Wide receiver André Davis would like to sign a multi-year contract and finish his career with the Texans.
Rick Smith raced from interview to interview Monday, barely fitting in a bowl of soup for lunch.
Smith's time is a rare commodity these days as he begins to make offseason personnel moves. The Texans' general manager is looking forward to the NFL draft in April, but his first order of business is free agency.
The Texans have 15 unrestricted free agents going into the offseason. Smith can try to sign any of them to extensions prior to free agency, which begins Feb. 29. After that, players can talk with other teams, so Smith is hard pressed to determine who he wants to return to the team.
"The first step in that whole process is to evaluate your football team," Smith said. "We are now in some exhaustive meetings to talk about our team, to really assess the positions of strengths and weaknesses so that we know that once we do start to acquire players, we are doing so in a manner that is going to help us become the team that we are trying to become."
To become a playoff-bound team, the Texans recognize that they need to re-sign several free agents, namely wide receiver André Davis and linebacker Danny Clark.
"André Davis and Danny Clark – those are guys that we signed to free agent deals last year," Smith said. "They came in and had positive contributions, and we want to keep them around."
Clark, an eight-year veteran who has played with four different teams, is not shy about wanting to negotiate a multi-year contract with Houston.
"I was speaking to some children here at the stadium a few weeks ago," Clark said. "They were asking, 'What's the toughest part of your job?' and I said, 'Moving.' The turnover rate in this business is high. The toughest part is having to move, so hopefully that's not the case this year.
"I would like to stay here. I bought a home here. I would like to stay, but at the end of the day I understand the business."
Davis holds more bargaining chips than any of the team's unrestricted free agents, finishing the season as the AFC Special Teams Player of the Month in December and delivering the best season of his career. The six-year veteran returned three kickoffs for touchdowns and averaged 30.3 yards on kickoff returns, and had a career-high 583 receiving yards with three receiving touchdowns.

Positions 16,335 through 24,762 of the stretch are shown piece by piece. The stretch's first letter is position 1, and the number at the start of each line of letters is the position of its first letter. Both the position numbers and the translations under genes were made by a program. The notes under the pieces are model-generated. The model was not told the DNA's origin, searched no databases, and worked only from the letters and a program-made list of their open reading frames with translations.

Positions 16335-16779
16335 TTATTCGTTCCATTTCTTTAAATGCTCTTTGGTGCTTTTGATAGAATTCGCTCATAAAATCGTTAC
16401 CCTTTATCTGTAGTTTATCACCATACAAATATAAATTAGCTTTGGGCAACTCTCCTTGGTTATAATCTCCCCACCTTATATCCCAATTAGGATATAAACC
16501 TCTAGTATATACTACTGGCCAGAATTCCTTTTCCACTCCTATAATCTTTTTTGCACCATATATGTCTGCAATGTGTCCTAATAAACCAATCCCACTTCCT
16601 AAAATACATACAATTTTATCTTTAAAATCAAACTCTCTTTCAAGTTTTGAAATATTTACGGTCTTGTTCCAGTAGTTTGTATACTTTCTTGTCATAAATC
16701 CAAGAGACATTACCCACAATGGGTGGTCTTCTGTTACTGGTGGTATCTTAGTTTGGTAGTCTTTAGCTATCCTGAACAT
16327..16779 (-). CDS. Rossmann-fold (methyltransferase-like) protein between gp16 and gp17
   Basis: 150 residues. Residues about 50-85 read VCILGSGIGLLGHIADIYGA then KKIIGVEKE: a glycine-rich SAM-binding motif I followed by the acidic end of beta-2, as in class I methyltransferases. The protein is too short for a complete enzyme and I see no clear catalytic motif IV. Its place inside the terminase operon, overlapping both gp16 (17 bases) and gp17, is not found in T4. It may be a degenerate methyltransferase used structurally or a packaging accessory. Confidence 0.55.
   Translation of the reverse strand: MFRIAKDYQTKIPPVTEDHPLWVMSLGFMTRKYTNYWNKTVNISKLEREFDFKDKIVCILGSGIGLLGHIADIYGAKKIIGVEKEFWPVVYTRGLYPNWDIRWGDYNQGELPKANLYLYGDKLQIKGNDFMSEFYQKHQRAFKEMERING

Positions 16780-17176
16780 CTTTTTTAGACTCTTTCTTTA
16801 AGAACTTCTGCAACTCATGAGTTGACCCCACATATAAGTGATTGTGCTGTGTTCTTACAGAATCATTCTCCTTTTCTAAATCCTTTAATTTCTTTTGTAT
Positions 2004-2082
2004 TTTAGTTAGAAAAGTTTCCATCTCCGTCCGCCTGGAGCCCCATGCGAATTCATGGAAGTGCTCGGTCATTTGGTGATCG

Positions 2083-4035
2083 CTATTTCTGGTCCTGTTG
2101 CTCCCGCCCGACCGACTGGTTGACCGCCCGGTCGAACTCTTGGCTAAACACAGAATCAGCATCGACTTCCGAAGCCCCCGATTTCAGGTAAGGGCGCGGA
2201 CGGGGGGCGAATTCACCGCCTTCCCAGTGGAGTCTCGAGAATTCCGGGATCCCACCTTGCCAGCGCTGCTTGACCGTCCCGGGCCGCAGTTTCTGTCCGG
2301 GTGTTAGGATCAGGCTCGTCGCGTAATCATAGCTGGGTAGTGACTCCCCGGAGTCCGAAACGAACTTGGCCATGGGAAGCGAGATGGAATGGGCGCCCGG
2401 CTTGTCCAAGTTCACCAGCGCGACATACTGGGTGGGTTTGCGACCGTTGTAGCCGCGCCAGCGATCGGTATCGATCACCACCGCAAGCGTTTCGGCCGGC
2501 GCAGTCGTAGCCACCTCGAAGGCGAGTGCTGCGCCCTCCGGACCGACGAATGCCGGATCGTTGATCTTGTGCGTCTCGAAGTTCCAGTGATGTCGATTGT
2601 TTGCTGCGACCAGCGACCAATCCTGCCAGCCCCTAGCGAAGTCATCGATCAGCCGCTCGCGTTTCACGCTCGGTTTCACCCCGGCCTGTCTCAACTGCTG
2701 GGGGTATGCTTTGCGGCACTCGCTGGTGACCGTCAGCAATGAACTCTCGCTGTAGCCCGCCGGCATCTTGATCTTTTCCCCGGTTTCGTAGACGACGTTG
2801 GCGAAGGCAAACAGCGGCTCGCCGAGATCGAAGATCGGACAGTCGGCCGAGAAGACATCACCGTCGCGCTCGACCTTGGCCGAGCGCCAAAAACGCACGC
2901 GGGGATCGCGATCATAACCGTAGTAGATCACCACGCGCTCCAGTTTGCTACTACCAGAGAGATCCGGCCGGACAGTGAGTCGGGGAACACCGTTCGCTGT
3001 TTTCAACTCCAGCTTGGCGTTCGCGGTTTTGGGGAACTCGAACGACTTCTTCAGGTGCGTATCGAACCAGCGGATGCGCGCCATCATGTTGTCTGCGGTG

Texans' Restricted Free Agents
Texans' Exclusive Rights Free Agents
Davis feels confident he did his job and now he is letting his agent, Kennard McGuire, assume control.
"I know I put my all out there on the field, and I've done my part," Davis said. "So now it's the business side of it where he's going to be able to negotiate, and I can sit back and just hear what's really going on and make a decision from there."
Davis hopes the outcome will be a long-term deal that will allow him to finish his career with the Texans.
"I just want to take it year-by-year," Davis said. "Right now, hopefully I will be able to sign a multi-year contract and hopefully this will be my last one and I can just go out with a bang from here."
Davis and Clark highlight a list of unrestricted free agents which also includes Fred Weary, Ron Dayne, Mark Bruener, N.D. Kalu, Charlie Anderson, Matt Turk, Von Hutchins, Will Demps, Michael Boulware, Glenn Earl, Jason Simmons, Roc Alexander and Dexter Wynn.
Smith said the Texans won't let good players walk out of Reliant Stadium, which means that he will take a hard look at bringing back Dayne and Demps.
Dayne averaged four yards per carry and led the team in rushing with 773 yards. Demps proved himself as a legitimate starting safety and was named an alternate to the Pro Bowl.
The litany of injuries suffered by the secondary, including Earl and Simmons, certainly will influence how the front office handles the seven defensive backs in free agency. Hutchins showed his versatility, starting 14 games and playing both safety and cornerback. Boulware provided steady relief at strong safety.
Bruener and Kalu also signed one-year deals last year and have said they want to finish out their careers in Houston. Bruener has spent 13 years in the league and was the team's primary blocking tight end. Kalu, a 10-year veteran, finished third on the team in sacks with three.
Turk won starting punting duties last season, but could be competing for the job this year. The 14-year veteran finished 11th in the league with a net average of 37.9 yards.
"In this business, you just never know," Turk said. "If you would have asked me at this time last year if I thought about going back to St. Louis, I probably would have bet the house that I was going back to St. Louis after I had the year I had there. So I guess you just wait and see and hope and pray and just be happy to be working."
As for the restricted free agents, the Texans must decide how they want to tender offers to four players: safety C.C. Brown, guard Scott Jackson, defensive tackle Anthony Maddox and wide receiver Jerome Mathis.
Then, there are six exclusive rights free agents who have been in the league for two years or less. These players, including running back Darius Walker, can't negotiate with other teams unless the Texans don't make a minimum qualifying offer.
Smith has acknowledged that the running back and cornerbacks positions are two areas of focus for the Texans, but it's just the beginning of an evaluation and decision-making process to get the team to where it needs to be next season.
"Those are two areas," Smith said, "but we are going to meet here on Wednesday with our entire coaching staff and our pro scouting department to talk about our team and really hone in on where we think we need to go and players we think we need to address."
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